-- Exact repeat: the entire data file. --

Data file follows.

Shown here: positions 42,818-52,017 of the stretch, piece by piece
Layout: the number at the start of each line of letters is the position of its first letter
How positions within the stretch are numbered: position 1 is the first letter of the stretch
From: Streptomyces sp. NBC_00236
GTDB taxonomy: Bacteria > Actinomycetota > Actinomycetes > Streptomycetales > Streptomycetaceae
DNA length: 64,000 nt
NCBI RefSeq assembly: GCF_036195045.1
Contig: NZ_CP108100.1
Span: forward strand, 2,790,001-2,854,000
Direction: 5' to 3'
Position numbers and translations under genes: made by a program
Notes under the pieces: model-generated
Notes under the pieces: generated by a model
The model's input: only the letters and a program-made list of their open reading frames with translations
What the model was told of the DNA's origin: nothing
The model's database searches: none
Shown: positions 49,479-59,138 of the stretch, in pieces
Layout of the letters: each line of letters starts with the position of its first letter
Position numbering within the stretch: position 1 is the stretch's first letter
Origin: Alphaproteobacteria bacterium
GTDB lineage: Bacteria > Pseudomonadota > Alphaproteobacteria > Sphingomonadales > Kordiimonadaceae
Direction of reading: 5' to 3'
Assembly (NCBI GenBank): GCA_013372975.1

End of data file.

Shown here: positions 42,818-52,017 of the stretch, piece by piece
Layout: the number at the start of each line of letters is the position of its first letter
How positions within the stretch are numbered: position 1 is the first letter of the stretch
From: Streptomyces sp. NBC_00236
GTDB taxonomy: Bacteria > Actinomycetota > Actinomycetes > Streptomycetales > Streptomycetaceae
DNA length: 64,000 nt
NCBI RefSeq assembly: GCF_036195045.1
Contig: NZ_CP108100.1
Span: forward strand, 2,790,001-2,854,000
Direction: 5' to 3'
Position numbers and translations under genes: made by a program
Notes under the pieces: model-generated
Notes under the pieces: generated by a model
The model's input: only the letters and a program-made list of their open reading frames with translations
What the model was told of the DNA's origin: nothing
The model's database searches: none
Shown: positions 49,479-59,138 of the stretch, in pieces
Layout of the letters: each line of letters starts with the position of its first letter
Position numbering within the stretch: position 1 is the stretch's first letter
Origin: Alphaproteobacteria bacterium
GTDB lineage: Bacteria > Pseudomonadota > Alphaproteobacteria > Sphingomonadales > Kordiimonadaceae
Direction of reading: 5' to 3'
Assembly (NCBI GenBank): GCA_013372975.1